The Recognition Order is also of effect to enable the Administrators to proceed to locate, protect, secure and take control of all assets and property within Hong Kong to which the Company is, or appears to be, entitled. But one unsettled question is the extent to which, given that the priority for distributions under the Mainland insolvency regime is different from that in Hong Kong, an administrator appointed in the Mainland will be entitled to remit the proceeds of assets realised in Hong Kong to the Mainland for distribution in accordance with the Mainland insolvency regime (see Lord Hoffman’s decision in Re HIH Casualty & General Insurance Ltd[8] to allow certain remittance of proceeds of assets realised in Hong Kong to the Mainland notwithstanding these differences).

Recognition of Hong Kong insolvency office holders in the Mainland

While there are on-going discussions between the Hong Kong Government and the Central Government on mutual recognition and assistance in insolvency-related proceedings, no formal arrangement has as yet been entered into between Hong Kong and the Mainland.

Even so, Article 5 of the EBL provides for the possibility of foreign insolvency proceedings being recognised in the Mainland in accordance with the principle of reciprocity, and it is on this point that the Decision has implications beyond its facts.

The importance of the Decision in this context should not be underestimated: the Hong Kong Court has demonstrated its commitment to the principle and has, in effect, invited the Mainland Courts to respond in kind. It would now seem simply a matter of time before an application, supported by a letter of request, is made to the Mainland courts for an order granting recognition of and assistance to Hong Kong liquidators of a Hong Kong company.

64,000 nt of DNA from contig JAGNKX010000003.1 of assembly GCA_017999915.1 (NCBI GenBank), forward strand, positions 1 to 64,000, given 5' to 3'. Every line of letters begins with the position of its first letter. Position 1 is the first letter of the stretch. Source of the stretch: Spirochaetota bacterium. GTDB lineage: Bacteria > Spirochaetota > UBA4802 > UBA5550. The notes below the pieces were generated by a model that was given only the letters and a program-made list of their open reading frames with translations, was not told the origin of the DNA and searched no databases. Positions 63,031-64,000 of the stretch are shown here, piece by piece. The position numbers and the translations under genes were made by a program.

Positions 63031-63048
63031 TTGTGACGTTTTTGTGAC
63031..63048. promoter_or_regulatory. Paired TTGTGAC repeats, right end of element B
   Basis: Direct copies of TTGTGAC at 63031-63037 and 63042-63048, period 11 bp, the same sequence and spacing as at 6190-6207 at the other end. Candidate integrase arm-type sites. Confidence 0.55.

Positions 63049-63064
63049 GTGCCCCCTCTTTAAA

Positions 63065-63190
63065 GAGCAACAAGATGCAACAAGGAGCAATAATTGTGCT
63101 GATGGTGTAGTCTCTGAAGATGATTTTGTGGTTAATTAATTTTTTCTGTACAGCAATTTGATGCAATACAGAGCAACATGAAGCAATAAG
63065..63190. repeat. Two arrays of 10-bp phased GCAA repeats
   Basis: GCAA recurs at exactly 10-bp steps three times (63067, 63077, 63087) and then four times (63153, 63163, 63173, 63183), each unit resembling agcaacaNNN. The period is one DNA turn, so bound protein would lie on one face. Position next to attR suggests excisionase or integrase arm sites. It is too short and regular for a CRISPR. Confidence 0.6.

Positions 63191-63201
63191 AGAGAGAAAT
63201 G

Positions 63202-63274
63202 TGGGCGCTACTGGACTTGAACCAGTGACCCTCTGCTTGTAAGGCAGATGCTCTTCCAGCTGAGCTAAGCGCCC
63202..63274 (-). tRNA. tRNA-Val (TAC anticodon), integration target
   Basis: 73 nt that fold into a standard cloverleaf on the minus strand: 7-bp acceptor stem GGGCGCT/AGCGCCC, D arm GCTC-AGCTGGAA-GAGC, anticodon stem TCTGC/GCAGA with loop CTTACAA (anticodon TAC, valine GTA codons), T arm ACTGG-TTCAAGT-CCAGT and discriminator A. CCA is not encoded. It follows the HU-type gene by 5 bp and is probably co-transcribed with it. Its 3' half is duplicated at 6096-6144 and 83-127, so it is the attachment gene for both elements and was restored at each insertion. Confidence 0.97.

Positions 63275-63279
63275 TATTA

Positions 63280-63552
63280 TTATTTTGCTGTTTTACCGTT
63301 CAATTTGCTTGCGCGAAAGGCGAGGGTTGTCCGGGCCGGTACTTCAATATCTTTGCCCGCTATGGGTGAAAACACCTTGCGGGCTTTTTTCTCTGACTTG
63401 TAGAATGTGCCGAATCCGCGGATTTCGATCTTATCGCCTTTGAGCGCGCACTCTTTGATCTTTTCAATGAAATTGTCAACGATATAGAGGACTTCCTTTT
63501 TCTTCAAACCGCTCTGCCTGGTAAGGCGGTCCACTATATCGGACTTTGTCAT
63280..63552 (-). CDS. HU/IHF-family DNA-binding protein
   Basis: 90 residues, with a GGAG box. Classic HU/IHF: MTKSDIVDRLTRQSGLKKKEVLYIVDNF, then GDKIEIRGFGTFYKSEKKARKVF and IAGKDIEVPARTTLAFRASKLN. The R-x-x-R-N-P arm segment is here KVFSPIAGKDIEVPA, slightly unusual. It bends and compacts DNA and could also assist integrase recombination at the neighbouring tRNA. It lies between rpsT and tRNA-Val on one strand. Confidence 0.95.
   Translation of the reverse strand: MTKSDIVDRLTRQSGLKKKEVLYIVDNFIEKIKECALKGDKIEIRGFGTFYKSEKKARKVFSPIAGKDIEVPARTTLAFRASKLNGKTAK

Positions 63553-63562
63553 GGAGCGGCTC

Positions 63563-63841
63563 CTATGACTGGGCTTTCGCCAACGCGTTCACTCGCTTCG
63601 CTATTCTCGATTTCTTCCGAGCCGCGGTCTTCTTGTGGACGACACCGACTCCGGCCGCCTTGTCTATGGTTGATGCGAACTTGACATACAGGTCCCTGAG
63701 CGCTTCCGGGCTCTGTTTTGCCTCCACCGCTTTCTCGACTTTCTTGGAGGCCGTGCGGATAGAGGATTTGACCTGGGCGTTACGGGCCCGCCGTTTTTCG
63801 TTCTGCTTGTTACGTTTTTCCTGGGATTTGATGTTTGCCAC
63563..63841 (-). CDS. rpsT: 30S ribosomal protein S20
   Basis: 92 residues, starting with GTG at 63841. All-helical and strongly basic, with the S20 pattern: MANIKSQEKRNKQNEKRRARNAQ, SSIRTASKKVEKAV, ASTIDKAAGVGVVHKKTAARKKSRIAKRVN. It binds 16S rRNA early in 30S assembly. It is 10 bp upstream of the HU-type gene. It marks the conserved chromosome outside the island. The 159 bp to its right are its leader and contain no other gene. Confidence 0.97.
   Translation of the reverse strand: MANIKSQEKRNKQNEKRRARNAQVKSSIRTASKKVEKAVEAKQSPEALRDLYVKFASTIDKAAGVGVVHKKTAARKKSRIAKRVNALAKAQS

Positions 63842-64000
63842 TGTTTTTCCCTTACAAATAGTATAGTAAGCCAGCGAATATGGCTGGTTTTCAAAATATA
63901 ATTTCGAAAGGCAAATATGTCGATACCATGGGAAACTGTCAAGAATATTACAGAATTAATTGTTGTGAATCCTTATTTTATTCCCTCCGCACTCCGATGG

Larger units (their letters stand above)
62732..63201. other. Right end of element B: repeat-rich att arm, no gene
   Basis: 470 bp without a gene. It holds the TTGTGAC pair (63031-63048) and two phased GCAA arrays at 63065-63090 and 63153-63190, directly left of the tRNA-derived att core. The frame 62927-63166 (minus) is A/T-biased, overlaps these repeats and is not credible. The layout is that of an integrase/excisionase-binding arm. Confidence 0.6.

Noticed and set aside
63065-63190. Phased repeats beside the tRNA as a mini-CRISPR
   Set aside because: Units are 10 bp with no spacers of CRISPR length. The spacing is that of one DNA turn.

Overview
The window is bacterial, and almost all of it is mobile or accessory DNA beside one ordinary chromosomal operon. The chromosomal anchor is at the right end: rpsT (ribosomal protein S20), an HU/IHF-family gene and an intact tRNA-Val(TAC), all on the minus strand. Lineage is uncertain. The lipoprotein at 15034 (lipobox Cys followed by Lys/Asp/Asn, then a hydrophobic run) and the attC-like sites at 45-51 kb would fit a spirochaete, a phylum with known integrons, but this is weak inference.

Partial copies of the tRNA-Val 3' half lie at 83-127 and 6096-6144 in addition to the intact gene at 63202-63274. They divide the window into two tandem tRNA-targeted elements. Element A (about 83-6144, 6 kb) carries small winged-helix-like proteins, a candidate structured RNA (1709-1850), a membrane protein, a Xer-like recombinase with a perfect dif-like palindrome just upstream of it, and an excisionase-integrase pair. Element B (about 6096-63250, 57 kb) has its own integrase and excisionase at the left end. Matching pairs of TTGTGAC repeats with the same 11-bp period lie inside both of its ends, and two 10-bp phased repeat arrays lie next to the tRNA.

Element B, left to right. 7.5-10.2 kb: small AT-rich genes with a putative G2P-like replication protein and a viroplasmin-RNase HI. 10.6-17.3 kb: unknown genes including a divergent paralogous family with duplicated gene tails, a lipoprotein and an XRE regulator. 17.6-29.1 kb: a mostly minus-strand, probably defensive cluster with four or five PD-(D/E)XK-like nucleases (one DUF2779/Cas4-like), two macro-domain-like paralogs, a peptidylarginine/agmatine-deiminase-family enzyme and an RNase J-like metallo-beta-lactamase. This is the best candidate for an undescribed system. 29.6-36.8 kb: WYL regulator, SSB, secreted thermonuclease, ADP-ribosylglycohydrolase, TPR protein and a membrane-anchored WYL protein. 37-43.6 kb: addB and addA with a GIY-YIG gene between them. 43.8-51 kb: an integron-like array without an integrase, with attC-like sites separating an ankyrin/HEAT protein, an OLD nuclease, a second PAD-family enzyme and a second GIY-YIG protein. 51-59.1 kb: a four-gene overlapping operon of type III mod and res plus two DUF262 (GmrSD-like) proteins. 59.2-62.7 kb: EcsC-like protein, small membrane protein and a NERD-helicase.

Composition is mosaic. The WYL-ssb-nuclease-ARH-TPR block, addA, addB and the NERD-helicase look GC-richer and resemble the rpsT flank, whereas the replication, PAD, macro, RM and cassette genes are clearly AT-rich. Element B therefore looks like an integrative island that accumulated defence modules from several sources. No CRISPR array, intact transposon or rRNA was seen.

It is difficult to predict whether and to what extent the Mainland courts will respond to the Decision and modify their approach towards recognition of a Hong Kong insolvency process. Whilst it may still be unlikely for Hong Kong insolvency office holders to be granted unfettered access to assets located in the Mainland, it may at least become possible for them to be recognised as having standing to request documents and information from third parties, apply for a Hong Kong moratorium to be extended to the Mainland, or perhaps even to commence a Mainland bankruptcy in the name of the company being wound up in Hong Kong.


This decision is a long awaited one and a milestone in the administration in Hong Kong of cross border insolvencies and shows that the Hong Kong Court is committed to applying the doctrine of modified universalism and assisting insolvency practitioners appointed in foreign jurisdictions. 

Hong Kong has for over 20 years been looking to update its laws on insolvency and it is nothing short of ground breaking that, without any statutory basis, the Hong Kong Court has, through incremental developments in jurisprudence, reached a position where there is in Hong Kong a simple and robust process for recognising foreign insolvency processes, which has now been extended to Mainland insolvencies and opened the door for reciprocal recognition. Something for which, it almost goes without saying, considerable credit should be given to the present Hong Kong Company’s Judge, the Honourable Mr Justice Harris.

For insolvency practitioners, possibility of mutual recognition of insolvency processes between Hong Kong and the Mainland offers a number of interesting options for creditors in terms of choice of insolvency regime and access to possibly otherwise remote lines of recourse, but also for the very same reasons, a number of new challenges in credit analysis, all of which are, as ever, amenable to creative solutions.

Allen & Overy is advising a major creditor of Shanghai Huaxin Group (Hong Kong) Limited, the Hong Kong subsidiary of the Company which was the catalyst for the application for recognition being made and which is now in  liquidation in Hong Kong.


  1. Re Joint Provisional Liquidators of China Lumena New Materials Corp [2018] HKCFI 276
  2. Re Joint Liquidators of Supreme Tycoon Ltd [2018] HKCFI 277; [2018] 1 HKLRD 1120 at [12]
  3. Re Takamatsu [2019] HKCFI 802; [2019] 5 HKC 505
  4. Singularis Holdings Ltd v PricewaterhouseCoopers [2014] UKPC 36; [2015] AC 1675 at [25]
  5. Supreme Tycoon Ltd (n 2) [12]
  6. [2018] HKCFI 276
  7. [2016] HKEC 2377
  8. [2008] UKHL 21